Do deer move in the wind? For me, someone who hunts Pacific Northwest blacktails, this is a no-brainer. But us blacktail deer hunters are used to foul-weather hunting. It is inherent in the deer species. We know that windy, rainy, crappy days offer some of the best opportunities for harvesting a deer. As it turns out, whitetail deer may share some of the same climatic preferences.
When it comes to deer hunting myths, nothing beats time out in the woods to make your own observations. Like rain and moon cycles, not hunting during windy conditions is one of those things that hunters often just accept as truth.
Usually, it's what they've always been told. Maybe they've observed a lack of movement on a couple of occasions, which may or may not have been due to wind. Perhaps it's a tip they picked up in a sporting goods store.
Conventional wisdom says to stay home on really windy days. But through current deer research, a picture is starting to emerge that maybe that's not the most sage advice. One thing's for sure, you 100% are not going to kill a whitetail from your couch or camp. But you might if you are out in 25- to 30-mile-per-hour winds.
Do Whitetail Deer Move In The Wind?
The simple answer is yes. But the question is, how much wind is too much? What is the wind speed threshold that shuts down deer movement? Turns out, it may depend on the area of the country you are hunting.
Dan Perez of Whitetail Properties says that in states like Oklahoma and Kansas, where high winds are common, deer aren't affected by high winds too much.
Animals get conditioned to climactic conditions as they do anything else. So, in areas where high winds are normal, it's just business as usual.
New deer research seems to show that bucks move more in higher winds than on calm days. So, if anything, it seems that it is hunters that are affected by the wind!
How Do Deer Use The Wind?
Deer live and die by their noses. They are masters of using the wind to both stay alive and breed. Deer may not always move with their noses in the wind and will often use crosswinds caused by a mix of thermals, prevailing winds, and other factors to their advantage. Using crosswinds gives deer whiffs of potential danger and does during the rut while being able to stay on the move.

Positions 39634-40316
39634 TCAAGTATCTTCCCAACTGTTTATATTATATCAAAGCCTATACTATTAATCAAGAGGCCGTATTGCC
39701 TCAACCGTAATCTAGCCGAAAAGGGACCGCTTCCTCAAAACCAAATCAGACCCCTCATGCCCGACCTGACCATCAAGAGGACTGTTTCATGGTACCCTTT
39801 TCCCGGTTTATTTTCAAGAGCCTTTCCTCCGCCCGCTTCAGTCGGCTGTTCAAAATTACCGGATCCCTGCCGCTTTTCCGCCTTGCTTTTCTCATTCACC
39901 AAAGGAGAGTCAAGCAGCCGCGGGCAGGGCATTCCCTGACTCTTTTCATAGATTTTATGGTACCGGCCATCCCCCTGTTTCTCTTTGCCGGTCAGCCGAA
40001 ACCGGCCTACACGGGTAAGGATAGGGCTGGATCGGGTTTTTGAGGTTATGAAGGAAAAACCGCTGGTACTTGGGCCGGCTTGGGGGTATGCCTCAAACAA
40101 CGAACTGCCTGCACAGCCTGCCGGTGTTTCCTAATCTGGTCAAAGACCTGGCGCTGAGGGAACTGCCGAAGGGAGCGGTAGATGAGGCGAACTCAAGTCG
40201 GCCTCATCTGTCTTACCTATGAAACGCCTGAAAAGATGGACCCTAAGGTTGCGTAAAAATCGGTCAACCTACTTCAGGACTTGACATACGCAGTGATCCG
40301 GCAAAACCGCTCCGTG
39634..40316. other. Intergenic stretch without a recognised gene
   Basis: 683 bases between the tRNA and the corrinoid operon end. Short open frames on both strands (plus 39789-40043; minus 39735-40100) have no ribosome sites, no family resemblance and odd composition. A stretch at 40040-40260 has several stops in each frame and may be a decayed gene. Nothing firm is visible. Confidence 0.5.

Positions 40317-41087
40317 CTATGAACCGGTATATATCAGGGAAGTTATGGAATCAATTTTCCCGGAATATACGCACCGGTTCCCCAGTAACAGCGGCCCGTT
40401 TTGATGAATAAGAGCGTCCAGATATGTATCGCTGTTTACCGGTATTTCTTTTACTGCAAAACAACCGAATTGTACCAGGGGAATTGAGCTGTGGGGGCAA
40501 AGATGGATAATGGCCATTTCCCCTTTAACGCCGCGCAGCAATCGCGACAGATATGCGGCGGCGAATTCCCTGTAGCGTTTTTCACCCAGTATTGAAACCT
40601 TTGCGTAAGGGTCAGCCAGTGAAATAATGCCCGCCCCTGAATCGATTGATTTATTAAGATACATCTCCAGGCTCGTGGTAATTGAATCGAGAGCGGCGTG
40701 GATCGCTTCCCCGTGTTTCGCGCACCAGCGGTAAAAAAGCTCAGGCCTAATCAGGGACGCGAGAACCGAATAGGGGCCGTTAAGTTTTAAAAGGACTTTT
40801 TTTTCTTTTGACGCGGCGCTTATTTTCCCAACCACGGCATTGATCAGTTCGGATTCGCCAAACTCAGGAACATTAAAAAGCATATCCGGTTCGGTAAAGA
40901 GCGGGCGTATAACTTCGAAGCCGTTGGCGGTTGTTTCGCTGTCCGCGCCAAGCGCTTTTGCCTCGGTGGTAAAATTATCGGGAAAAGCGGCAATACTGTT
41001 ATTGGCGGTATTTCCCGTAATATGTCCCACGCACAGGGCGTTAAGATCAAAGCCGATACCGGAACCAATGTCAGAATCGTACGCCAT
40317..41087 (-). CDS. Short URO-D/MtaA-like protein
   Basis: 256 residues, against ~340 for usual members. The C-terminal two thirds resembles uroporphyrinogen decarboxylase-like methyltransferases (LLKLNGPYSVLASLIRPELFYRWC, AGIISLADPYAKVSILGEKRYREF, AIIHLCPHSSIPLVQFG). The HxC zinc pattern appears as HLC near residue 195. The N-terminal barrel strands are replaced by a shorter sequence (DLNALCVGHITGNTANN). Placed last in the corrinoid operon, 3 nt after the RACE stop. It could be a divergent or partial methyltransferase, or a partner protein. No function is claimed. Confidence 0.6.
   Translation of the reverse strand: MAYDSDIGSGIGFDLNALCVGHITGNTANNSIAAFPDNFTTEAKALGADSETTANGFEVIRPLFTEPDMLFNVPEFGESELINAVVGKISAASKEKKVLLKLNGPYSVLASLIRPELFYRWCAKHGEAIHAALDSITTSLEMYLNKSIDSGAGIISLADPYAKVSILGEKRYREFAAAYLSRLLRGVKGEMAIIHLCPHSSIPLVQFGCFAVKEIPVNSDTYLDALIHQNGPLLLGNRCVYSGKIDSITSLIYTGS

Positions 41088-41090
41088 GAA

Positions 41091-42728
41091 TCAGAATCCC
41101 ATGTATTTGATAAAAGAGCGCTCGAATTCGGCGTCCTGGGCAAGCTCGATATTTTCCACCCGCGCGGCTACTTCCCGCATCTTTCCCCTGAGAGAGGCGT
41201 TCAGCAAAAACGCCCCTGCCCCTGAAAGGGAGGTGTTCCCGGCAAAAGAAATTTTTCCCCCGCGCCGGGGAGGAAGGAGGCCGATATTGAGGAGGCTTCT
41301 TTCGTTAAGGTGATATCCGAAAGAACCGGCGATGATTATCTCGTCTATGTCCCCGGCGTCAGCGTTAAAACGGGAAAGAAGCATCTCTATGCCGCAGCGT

Lone deer will bed with the wind at their back. This gives them the advantage of scent coming to them from behind while they watch from the front. Groups of deer bedded together will position themselves in multiple directions to get better visual coverage while also using wind direction to their benefit. They will also circle downwind if they are unsure about an area.
Deer have it figured out pretty well, and it only makes sense why. As a prey species, their survival depends on it.
Do Deer Move In The Rain And Wind?
Strong winds and lighter rains seem to have a positive impact on deer movement. According to a whitetail deer study by Penn State, strong winds mixed with lighter rains may improve deer movement. In fact, the two combined seem to improve movement better than rainy or windy conditions on their own.
There have been other studies as well that seem to support the same conclusions.
Most of what we have is anecdotal evidence that doesn't conclude definitively if rain and wind together are reliable estimators of deer movement.
However, if you're a hunter who has spent enough time hunting and observing whitetail movements, no doubt you've experienced better deer movement in rainy conditions as long as the weather wasn't too severe.
Do Deer Move In The Snow And Wind?
Deer have an internal sense that alerts them to barometric changes in the atmosphere. They seem to know exactly when to move at the head of an impending storm front in order to feed and replenish their energy stores.
You'll see good deer movement in light to moderate snow and wind. But during heavy snowstorms or blizzards, you can count on deer activity slowing. Deer will hunker down in dense conifers or other thickets to conserve energy and chew their cud.
Once those storms lift, whitetails will be back on their feet, ready to feed after a day or so of downtime.
Do Deer Move In The Wind During The Rut?
Ain't nothing gonna stop nature from doing what it does, especially when it comes to reproducing. Mature bucks still scent-check and chase does in windy weather, even during the day.
In fact, it is more likely that deer in certain regions will be out in high winds because of the rut. As with general visibility during the rut, mature bucks tend to throw caution to the wind (no pun intended), and do things they wouldn't normally. Even though the wind makes it more difficult for deer to hear and can throw off their sense of smell, they'll still be out looking for the ladies.